protection or operating a hospital, the judges said. The situation also is different in a
case such as the Volusia hospital when the private company uses facilities and equipment
acquired by public funds and previously used by the public body, the court added.
Chiles suspends 4
ESTERO -- Gov. Lawton Chiles suspended four members of the Estero
Fire Commission from office after the state attorneys office charged them with
violating the states Open Meetings Law.
The state attorneys office accused the members of failing
to allow members of the public into the meeting room in time to take seats before an April
meeting began. The board took one vote and adjourned before many of the spectators could
enter the room, witnesses said. A judge issued an injunction requiring the board to obey
the Open Meetings Law after the Fort Myers News-Press sued over the April meeting.
(Brechner Report, June 1997)
Chiles called the alleged violation of the Open Meetings Law
"remarkable." The board members have pleaded not guilty to the misdemeanor
charges. A fifth board member who did not attend the meeting was not charged or suspended.
Meanwhile, a group of Estero residents has filed suit against the
fire board, claiming that members violated the Open Meetings Law when they dismissed the
towns 11 firefighters in January and contracted with Wackenhut Services to replace
The suit alleges that board members failed to properly notify the
public about the meeting and secretly deliberated and negotiated before the Jan. 14
gathering, resulting in a "rubber stamp upon a predetermined outcome." The suit
asks that all actions taken at the meeting, including the dismissal of the firefighters
and the hiring of Wackenhut, be voided. (5/10/97-5/30/97)
ejects 2 members of public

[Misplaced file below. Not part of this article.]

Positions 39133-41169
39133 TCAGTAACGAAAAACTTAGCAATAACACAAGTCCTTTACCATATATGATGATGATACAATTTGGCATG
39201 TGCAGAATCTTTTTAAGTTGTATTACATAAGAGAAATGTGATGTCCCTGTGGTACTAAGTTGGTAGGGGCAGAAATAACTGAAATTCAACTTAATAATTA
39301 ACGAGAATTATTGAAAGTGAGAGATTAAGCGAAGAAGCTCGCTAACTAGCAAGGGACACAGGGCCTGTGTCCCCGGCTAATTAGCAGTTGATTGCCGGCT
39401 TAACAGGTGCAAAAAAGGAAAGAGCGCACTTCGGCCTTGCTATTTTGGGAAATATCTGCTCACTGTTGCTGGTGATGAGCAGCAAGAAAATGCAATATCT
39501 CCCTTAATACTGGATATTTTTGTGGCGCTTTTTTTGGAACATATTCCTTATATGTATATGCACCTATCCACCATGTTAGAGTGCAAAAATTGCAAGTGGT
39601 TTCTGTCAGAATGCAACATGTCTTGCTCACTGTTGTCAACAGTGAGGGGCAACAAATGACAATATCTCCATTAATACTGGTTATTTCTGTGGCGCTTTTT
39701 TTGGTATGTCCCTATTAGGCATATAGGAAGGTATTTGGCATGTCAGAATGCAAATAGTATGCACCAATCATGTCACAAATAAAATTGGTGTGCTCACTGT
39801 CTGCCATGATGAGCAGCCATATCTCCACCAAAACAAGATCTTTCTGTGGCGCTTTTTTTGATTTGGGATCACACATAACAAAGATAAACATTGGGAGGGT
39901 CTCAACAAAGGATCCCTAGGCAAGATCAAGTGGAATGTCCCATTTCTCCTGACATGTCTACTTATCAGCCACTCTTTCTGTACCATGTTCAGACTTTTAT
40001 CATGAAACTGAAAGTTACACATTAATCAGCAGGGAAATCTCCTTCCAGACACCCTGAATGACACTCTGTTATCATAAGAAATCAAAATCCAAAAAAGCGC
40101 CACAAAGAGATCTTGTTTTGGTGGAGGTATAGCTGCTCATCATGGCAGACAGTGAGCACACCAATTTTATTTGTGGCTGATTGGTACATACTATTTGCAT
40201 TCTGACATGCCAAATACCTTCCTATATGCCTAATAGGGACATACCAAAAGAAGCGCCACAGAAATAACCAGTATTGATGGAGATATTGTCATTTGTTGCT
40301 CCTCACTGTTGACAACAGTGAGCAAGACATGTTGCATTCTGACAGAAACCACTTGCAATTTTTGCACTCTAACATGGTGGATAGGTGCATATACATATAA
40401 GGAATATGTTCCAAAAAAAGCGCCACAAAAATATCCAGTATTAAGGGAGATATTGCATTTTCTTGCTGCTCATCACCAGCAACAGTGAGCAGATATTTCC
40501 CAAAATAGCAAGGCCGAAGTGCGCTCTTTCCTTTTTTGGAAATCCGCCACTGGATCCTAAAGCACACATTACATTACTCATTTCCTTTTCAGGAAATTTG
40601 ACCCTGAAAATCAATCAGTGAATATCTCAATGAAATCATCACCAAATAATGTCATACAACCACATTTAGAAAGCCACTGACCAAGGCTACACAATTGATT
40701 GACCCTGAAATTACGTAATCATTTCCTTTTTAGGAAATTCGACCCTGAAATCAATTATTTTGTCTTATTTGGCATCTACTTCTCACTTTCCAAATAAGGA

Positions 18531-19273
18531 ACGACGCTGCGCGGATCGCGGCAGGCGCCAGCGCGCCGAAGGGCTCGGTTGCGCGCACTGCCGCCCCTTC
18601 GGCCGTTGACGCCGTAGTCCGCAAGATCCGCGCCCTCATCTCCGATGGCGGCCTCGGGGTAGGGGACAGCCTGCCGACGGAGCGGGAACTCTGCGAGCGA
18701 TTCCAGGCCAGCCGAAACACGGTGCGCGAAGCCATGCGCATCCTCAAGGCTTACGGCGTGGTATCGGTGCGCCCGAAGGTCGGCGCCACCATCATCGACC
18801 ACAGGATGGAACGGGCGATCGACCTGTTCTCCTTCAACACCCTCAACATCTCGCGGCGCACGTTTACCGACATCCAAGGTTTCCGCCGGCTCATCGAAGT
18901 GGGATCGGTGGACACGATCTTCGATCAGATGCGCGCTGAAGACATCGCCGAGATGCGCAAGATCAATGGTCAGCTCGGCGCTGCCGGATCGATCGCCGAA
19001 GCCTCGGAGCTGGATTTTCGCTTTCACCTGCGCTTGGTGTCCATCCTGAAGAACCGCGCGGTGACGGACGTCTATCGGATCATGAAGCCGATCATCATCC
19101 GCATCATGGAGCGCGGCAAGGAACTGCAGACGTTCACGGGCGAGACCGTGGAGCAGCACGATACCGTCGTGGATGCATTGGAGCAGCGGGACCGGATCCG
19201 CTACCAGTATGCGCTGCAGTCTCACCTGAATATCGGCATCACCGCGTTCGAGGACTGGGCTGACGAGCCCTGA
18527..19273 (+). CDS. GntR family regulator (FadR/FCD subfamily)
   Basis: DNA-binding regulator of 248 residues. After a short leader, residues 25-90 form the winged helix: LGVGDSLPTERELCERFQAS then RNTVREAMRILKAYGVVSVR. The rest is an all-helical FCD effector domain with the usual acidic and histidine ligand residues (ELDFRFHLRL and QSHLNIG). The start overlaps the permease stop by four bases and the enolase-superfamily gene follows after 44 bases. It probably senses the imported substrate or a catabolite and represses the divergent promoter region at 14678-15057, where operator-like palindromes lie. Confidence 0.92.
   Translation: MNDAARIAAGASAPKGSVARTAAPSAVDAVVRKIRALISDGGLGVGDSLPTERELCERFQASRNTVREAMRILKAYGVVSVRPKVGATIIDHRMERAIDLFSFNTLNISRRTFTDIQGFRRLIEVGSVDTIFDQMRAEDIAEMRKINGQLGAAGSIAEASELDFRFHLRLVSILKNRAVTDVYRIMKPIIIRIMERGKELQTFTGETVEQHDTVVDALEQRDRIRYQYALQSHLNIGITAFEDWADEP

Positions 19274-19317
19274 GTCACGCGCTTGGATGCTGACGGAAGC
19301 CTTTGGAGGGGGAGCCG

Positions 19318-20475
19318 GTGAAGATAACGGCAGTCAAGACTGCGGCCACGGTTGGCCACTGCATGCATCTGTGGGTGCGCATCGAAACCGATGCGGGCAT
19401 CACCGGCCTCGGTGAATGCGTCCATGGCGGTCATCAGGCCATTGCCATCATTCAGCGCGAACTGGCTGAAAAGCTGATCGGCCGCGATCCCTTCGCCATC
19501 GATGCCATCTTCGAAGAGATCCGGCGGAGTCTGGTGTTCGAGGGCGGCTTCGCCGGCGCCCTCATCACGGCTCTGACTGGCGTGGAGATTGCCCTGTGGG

PORT CHARLOTTE -- Two members of the public were removed from a
Charlotte County Commission meeting after they demanded to see copies of papers being
passed out to commissioners.
Commission Chairman Matt DeBoer declared Nancy St. Lawrence out
of order when she stood up during a commission discussion and said she wanted to see the
documents. When St. Lawrence continued her actions after a brief recess, DeBoer had
sheriffs deputies remove her from the room.
After St. Lawrence was removed, Richard Lewis made the same
request and also was removed.
DeBoer said after the meeting that the document in question was
an index for an ordinance being discussed. (4/16/97)
dispute leads to 3 suits
BRADENTON -- A dispute over whether a committee that ranked the
bidders for a port project violated the Open Meetings Law has resulted in three lawsuits.
The dispute began after the Manatee County Port Authority awarded
a contract to NDC Construction Co. for a $3.5 million cruise and warehouse facility at the
port. Manatee County Clerk R.B. Shore refused to pay any bills submitted by the company
because he contended that the committee, composed of a county commissioner and two port
employees, did not properly notify the public about its meetings. NDC and the Port
Authority say the committee was not subject to the Open Meetings Law because it was
performing a staff function, not a public board function.
NDC has sued Shore for payment of a $15,000 bill it submitted for
preliminary work. Shore and an environmental group, ManaSota-88, have sued the County
Commission, which also acts as the Port Authority, to settle the open meetings question.
denies gag order to dealership
TAMPA -- A federal judge denied a car dealerships request
for a gag order to keep lawyers and witnesses in a sexual harassment suit from talking to
The dealership, Brandon Ford, asked U.S. District Judge Susan C.
Bucklew to order Kristen Matthews, a former plaintiff in the suit against the company, and
others not to talk publicly about the case. The dealerships attorneys said that
press reports based on interviews with Matthews were jeopardizing the companys right
to a fair trial.
However, after reviewing newspaper articles and television
stories about the lawsuit, including interviews with Matthews, Judge Bucklew said the
dealership had not demonstrated a need for a gag order. She said it was unlikely that the
amount of publicity generated by the suit would make it difficult to find a jury pool for
the civil trial. (2/28/97-3/12/97)
open if youth tried as adult
TALLAHASSEE -- The court records of a juvenile tried
as an adult are public even if the defendant receives juvenile sanctions, Attorney General
Bob Butterworth said. In an advisory opinion, Butterworth wrote to Polk County Court Clerk
E.D. "Bud" Dixon that once a juvenile has been transferred to adult court for
trial, his or her records become public in the same way that an adults records are
public. Butterworth said it would make little sense to have a public trial and allow
public access to a juveniles records during prosecution, then close the records if
the defendant received a juvenile punishment. (Decisions on File, Fla. Atty. Gen.